Department of Defense organizational chart (December 2013)

The secretary of state, the secretary of the treasury, the secretary of defense, and the attorney general are generally regarded as the four most important cabinet officials because of the size and importance of their respective departments.

George Shultz

American economist, diplomat, and businessman.

Shultz in the 1980s
Shultz (left) with Richard Nixon and labor leaders at the signing of Executive Order 11491 on October 29, 1969
Treasury Secretary Shultz (back row, fourth from left) with the rest of the Nixon cabinet, June 1972
A meeting of Nixon Administration economic advisors and cabinet members on May 7, 1974. Clockwise from Richard Nixon: George P. Shultz, James T. Lynn, Alexander M. Haig, Jr., Roy L. Ash, Herbert Stein, and William E. Simon.
Shultz with President Reagan outside the Oval Office, December 1986
Shultz (far left) at the Ronald Reagan Presidential Library July 17, 2007, with the President of Poland Lech Kaczyński and Mrs. Kaczyński as well as former First Lady Nancy Reagan (center, second from right)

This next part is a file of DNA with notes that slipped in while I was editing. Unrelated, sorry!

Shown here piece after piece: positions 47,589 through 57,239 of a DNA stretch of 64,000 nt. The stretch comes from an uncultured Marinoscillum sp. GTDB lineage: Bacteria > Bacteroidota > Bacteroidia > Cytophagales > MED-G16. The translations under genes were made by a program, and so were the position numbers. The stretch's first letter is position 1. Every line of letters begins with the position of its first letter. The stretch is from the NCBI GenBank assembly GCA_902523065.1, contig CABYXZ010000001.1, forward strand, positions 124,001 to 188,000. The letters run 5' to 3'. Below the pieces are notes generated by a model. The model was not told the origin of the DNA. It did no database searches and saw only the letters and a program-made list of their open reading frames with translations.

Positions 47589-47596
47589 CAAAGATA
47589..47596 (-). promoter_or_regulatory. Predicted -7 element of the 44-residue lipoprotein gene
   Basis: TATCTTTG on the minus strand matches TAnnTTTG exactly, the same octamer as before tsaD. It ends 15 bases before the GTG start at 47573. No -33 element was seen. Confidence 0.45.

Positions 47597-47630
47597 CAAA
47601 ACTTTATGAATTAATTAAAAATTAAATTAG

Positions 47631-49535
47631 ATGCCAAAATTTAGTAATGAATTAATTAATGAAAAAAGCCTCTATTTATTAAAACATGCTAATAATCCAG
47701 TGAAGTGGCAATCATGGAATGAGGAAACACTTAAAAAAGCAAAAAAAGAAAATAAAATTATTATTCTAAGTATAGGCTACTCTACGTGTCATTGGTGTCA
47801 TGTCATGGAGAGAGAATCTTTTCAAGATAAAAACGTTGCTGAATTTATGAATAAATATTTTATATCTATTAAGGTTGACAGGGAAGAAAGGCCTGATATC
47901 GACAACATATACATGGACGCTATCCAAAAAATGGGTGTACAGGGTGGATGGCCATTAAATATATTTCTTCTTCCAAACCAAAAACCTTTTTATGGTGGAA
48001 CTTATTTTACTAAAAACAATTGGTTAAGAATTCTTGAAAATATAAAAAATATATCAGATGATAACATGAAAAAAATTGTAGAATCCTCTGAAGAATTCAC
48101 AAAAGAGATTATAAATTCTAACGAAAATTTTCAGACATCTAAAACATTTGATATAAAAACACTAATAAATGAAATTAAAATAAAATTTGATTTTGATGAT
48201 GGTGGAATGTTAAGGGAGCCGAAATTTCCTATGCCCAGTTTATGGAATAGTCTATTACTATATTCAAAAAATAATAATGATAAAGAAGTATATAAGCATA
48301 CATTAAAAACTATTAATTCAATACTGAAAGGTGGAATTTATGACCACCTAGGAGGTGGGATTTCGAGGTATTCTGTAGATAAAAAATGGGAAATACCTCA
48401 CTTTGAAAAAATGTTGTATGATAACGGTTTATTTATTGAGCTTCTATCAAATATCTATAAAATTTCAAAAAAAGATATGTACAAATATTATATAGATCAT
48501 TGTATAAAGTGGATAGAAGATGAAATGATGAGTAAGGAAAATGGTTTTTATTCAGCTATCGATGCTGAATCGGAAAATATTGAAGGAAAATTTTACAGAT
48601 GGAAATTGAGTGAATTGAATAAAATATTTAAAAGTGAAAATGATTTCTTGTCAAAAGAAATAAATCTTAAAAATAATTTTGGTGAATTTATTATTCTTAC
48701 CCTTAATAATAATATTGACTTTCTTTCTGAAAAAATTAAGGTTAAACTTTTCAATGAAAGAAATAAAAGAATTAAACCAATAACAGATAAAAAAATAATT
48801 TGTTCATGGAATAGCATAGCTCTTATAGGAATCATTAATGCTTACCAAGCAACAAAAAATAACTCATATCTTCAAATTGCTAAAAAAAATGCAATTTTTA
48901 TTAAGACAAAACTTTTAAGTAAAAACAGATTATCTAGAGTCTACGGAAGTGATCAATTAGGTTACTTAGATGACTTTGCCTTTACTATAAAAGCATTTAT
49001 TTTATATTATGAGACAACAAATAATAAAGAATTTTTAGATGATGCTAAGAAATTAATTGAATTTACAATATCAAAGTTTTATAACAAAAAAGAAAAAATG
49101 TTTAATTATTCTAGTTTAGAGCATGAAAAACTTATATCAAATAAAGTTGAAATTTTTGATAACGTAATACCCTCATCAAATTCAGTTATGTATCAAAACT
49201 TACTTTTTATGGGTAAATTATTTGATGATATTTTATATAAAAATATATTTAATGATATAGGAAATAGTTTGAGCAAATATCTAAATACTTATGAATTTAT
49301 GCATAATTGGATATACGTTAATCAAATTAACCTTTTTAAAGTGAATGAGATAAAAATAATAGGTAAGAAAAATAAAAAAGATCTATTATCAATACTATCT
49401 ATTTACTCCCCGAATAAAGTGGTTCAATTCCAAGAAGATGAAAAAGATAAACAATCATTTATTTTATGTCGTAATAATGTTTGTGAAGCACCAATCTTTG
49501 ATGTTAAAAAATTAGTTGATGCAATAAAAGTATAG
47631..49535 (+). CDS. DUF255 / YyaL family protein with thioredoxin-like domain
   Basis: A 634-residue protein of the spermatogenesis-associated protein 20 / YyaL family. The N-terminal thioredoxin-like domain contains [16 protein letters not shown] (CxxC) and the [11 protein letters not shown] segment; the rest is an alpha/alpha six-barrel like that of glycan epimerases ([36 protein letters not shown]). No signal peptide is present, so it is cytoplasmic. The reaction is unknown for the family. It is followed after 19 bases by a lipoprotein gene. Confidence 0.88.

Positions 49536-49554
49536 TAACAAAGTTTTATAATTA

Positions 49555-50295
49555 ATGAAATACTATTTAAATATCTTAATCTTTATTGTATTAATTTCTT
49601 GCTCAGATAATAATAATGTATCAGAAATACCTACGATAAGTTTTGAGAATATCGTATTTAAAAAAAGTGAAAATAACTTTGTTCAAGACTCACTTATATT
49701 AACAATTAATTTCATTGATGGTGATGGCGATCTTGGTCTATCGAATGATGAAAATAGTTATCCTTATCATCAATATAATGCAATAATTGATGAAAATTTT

Shultz with Mike Pompeo and Condoleezza Rice in 2020
Shultz with Rex Tillerson and Condoleezza Rice in 2018

In 1970, he became the first director of the Office of Management and Budget, and he served in that position until his appointment as United States Secretary of the Treasury in 1972.

United States Deputy Secretary of the Treasury

The United States Deputy Secretary of the Treasury, in the United States government, advises and assists the Secretary of the Treasury in the supervision and direction of the Department of the Treasury and its activities, and succeeds the Secretary in the secretary's absence, sickness, or unavailability.

Federal Reserve Note

Federal Reserve Notes, also United States banknotes, are the currently issued banknotes of the United States dollar.

1914 $10 FRN, Federal Reserve Bank of Chicago
1928 $100 FRN, Federal Reserve Bank of Chicago
1934 $10,000 FRN, depicting Salmon P. Chase
Privately issued note, 1853